Man accused of shooting at candidate to remain in custody
LOUISVILLE, Ky. (AP) — A man accused of shooting at a Louisville mayoral candidate will remain in custody while a federal judge considers his case after a detention hearing Thursday.
Western District of Kentucky Judge Benjamin Beaton said he will issue a written ruling sometime next week. A federal magistrate judge had granted Quintez Brown’s release to home incarceration, but prosecutors appealed.
At a detainment hearing on April 15, prosecutors alleged that Brown wanted to kill candidate Craig Greenberg to prevent him from winning the upcoming mayoral election, citing Brown’s internet search history, text messages and online posts around the time of the February shooting.
They also accused Brown of visiting the politician’s home the day before the attack but leaving after the gun he brought with him jammed. Assistant U.S. Attorney Amanda Gregory insisted that if released, Brown posed a risk of fleeing and could be a danger to the community.
Brown’s attorneys pointed to the fact that Brown had been on home incarceration for weeks without any issues before his federal arrest. They also asked the judge to consider the impact of Brown’s mental health treatment since the incident.
Brown faces federal charges of “interfering with a federally protected right, and using and discharging a firearm in relation to a crime of violence by shooting at and attempting to kill a candidate for elective office.”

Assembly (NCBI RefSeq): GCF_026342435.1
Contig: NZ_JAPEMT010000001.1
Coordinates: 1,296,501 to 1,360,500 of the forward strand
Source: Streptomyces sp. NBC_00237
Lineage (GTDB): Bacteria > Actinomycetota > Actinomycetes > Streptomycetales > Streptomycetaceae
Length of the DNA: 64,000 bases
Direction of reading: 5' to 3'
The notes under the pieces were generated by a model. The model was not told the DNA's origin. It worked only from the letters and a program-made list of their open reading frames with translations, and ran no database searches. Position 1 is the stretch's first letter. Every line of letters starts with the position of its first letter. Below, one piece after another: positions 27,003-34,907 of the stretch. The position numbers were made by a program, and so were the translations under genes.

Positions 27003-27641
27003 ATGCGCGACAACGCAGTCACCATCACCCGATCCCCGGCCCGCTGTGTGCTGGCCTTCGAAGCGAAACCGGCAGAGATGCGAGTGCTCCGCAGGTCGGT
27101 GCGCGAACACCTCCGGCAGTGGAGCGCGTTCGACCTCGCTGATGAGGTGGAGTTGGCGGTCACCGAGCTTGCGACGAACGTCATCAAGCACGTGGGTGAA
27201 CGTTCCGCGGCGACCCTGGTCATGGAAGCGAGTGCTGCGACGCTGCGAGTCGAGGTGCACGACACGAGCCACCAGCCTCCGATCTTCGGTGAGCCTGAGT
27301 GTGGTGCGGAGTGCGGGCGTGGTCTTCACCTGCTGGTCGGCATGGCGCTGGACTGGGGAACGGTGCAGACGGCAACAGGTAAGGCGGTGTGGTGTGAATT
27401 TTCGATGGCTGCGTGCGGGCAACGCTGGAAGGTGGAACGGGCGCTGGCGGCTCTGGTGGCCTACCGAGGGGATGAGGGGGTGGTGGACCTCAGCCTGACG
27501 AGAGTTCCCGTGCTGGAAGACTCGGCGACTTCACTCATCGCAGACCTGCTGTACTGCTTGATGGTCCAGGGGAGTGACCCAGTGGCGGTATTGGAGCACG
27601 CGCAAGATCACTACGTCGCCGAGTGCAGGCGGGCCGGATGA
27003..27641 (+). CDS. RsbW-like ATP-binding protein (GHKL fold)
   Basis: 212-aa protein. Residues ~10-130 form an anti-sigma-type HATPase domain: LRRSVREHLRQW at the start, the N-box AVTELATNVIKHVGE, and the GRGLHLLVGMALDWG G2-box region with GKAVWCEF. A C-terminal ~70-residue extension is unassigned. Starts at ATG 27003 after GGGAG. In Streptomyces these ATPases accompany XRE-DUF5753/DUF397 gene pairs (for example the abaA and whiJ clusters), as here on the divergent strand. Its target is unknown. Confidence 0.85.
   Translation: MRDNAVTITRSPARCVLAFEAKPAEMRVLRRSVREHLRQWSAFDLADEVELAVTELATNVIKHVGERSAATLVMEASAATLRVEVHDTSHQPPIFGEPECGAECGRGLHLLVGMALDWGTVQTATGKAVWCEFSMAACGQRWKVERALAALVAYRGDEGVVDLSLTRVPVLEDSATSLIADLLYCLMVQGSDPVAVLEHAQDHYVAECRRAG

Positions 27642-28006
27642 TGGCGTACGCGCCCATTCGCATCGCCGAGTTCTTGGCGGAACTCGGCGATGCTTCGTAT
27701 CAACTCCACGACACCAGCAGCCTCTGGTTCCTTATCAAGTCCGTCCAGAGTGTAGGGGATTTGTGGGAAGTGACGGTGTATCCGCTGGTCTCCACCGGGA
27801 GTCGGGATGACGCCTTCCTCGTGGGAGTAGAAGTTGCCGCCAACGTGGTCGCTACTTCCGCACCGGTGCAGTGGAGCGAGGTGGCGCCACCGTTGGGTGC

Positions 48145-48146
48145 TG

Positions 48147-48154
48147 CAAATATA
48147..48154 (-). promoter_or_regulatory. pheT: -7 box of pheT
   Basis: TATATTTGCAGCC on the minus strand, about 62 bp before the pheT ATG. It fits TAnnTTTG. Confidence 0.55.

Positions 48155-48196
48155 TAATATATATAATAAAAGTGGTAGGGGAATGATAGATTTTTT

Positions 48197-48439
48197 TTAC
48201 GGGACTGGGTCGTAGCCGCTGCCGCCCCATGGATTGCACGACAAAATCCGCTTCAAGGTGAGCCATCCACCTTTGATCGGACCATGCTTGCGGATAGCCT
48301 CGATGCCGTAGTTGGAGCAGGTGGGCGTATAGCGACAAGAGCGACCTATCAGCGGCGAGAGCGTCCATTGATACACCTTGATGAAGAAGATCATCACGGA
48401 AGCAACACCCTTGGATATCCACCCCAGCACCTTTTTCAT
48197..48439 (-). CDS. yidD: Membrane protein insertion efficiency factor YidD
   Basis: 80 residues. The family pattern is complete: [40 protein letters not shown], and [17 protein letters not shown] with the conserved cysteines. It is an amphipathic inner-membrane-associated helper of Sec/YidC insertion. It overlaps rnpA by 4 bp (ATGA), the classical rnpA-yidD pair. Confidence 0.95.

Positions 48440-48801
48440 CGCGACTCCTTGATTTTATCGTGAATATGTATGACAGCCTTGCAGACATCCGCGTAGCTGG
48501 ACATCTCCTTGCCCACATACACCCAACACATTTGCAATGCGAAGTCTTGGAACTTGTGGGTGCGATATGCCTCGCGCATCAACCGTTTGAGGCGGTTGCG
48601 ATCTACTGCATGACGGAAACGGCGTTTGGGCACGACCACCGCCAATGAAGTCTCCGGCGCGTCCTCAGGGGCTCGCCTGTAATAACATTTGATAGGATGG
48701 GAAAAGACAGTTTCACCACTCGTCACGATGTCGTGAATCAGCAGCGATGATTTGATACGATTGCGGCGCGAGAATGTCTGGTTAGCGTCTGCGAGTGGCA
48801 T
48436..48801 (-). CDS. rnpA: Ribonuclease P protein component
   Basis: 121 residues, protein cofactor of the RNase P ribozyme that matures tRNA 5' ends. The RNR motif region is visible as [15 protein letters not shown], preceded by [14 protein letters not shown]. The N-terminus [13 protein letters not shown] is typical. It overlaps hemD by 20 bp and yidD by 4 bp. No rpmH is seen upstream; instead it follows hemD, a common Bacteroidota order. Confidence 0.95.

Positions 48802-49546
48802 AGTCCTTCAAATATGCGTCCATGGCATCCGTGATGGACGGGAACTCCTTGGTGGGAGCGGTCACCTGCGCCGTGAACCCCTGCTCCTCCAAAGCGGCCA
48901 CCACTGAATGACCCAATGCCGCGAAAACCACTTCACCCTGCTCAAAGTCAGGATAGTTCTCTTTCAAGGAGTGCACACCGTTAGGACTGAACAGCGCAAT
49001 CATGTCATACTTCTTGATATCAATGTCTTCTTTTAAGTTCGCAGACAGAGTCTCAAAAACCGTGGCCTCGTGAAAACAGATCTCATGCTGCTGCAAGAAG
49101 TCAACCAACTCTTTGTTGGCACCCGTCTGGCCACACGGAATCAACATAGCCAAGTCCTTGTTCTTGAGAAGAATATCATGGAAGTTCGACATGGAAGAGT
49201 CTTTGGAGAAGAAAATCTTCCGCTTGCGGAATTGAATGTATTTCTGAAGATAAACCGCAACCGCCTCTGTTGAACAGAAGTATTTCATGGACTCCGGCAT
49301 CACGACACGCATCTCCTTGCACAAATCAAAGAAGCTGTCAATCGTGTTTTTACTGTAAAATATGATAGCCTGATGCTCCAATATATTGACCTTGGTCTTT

Greenberg, a Democrat, said he was at his campaign headquarters Feb. 14 with four colleagues when a man appeared in the doorway and began firing multiple rounds. He was not hit by the gunfire but said a bullet grazed his sweater. One staffer managed to shut the door, which they barricaded with tables and desks, and the shooter fled.
If convicted of all federal charges, Brown faces a mandatory minimum of 10 years in prison and maximum of life in prison in addition to any sentence he receives on state charges of attempted murder and wanton endangerment.
He has pleaded not guilty in state and federal court.
Patrick Renn, one of Brown’s lawyers, said Thursday that the judge “seemed very thoughtful, very deliberate with the way that he was going about deciding” whether or not Brown would return to home incarceration.
“The fact that he is going to take time is actually, I think, in our favor because when you look at all the evidence in this case, under the statute that he’s required to follow, that he, too, is going to make a ruling that Mr. Brown should be released,” he added.
Brown was placed on home incarceration just days after the shooting. He was fitted with a GPS ankle monitor after a group called the Louisville Community Bail Fund paid the $100,000 cash bond.
His release to home incarceration drew bipartisan criticism, including from Greenberg, who said it was “nearly impossible to believe that someone can attempt murder on Monday and walk out of jail on Wednesday.”
Before the incident, 22-year-old Brown was known to the community as a social justice activist who was running as an independent for Louisville’s metro council.
Hudspeth Blackburn is a corps member for The Associated Press/Report for America Statehouse News Initiative. Report for America is a nonprofit national service program that places journalists in local newsrooms to report on undercovered issues.
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